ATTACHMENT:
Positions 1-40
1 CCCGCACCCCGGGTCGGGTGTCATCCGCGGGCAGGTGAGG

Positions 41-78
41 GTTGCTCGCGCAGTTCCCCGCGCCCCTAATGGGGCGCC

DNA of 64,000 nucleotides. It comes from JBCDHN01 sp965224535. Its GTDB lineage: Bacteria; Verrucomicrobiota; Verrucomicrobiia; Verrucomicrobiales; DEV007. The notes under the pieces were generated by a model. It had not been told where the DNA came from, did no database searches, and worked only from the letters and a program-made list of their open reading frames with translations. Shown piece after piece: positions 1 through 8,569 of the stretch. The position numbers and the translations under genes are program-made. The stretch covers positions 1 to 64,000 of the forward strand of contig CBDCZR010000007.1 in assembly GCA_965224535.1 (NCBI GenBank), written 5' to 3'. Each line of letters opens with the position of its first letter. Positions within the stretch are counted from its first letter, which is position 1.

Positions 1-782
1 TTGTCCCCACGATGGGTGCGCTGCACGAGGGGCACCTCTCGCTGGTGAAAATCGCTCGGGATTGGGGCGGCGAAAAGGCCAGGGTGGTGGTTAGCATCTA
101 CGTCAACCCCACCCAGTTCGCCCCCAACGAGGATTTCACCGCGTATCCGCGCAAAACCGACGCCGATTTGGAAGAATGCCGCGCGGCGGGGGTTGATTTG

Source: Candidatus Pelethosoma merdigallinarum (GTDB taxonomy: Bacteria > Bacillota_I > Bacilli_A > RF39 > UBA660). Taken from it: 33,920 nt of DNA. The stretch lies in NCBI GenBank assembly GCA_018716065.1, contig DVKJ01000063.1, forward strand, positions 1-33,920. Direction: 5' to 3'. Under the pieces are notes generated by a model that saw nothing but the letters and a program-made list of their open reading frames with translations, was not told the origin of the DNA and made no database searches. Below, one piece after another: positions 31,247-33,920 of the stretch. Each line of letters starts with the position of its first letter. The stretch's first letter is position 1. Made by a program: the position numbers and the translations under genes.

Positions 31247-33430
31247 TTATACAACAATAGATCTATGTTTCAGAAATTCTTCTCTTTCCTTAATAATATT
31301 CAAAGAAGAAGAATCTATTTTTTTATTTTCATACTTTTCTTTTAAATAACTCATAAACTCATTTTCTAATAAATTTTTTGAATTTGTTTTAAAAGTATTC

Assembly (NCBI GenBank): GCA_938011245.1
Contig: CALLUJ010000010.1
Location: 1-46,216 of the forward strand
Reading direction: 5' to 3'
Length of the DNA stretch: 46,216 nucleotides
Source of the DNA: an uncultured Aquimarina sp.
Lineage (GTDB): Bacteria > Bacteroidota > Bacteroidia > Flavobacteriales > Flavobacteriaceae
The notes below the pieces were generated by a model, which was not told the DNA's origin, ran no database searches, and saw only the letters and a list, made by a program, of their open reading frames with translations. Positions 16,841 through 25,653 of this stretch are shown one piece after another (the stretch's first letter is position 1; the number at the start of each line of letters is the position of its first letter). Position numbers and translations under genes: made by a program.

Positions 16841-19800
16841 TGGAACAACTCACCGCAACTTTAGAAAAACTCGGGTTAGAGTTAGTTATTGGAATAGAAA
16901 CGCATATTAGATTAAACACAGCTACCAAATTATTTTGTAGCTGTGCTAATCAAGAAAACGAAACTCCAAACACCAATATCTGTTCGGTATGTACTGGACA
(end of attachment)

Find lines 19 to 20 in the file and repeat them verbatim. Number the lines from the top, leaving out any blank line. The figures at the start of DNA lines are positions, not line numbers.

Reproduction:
Lineage (GTDB): Bacteria > Bacteroidota > Bacteroidia > Flavobacteriales > Flavobacteriaceae
The notes below the pieces were generated by a model, which was not told the DNA's origin, ran no database searches, and saw only the letters and a list, made by a program, of their open reading frames with translations. Positions 16,841 through 25,653 of this stretch are shown one piece after another (the stretch's first letter is position 1; the number at the start of each line of letters is the position of its first letter). Position numbers and translations under genes: made by a program.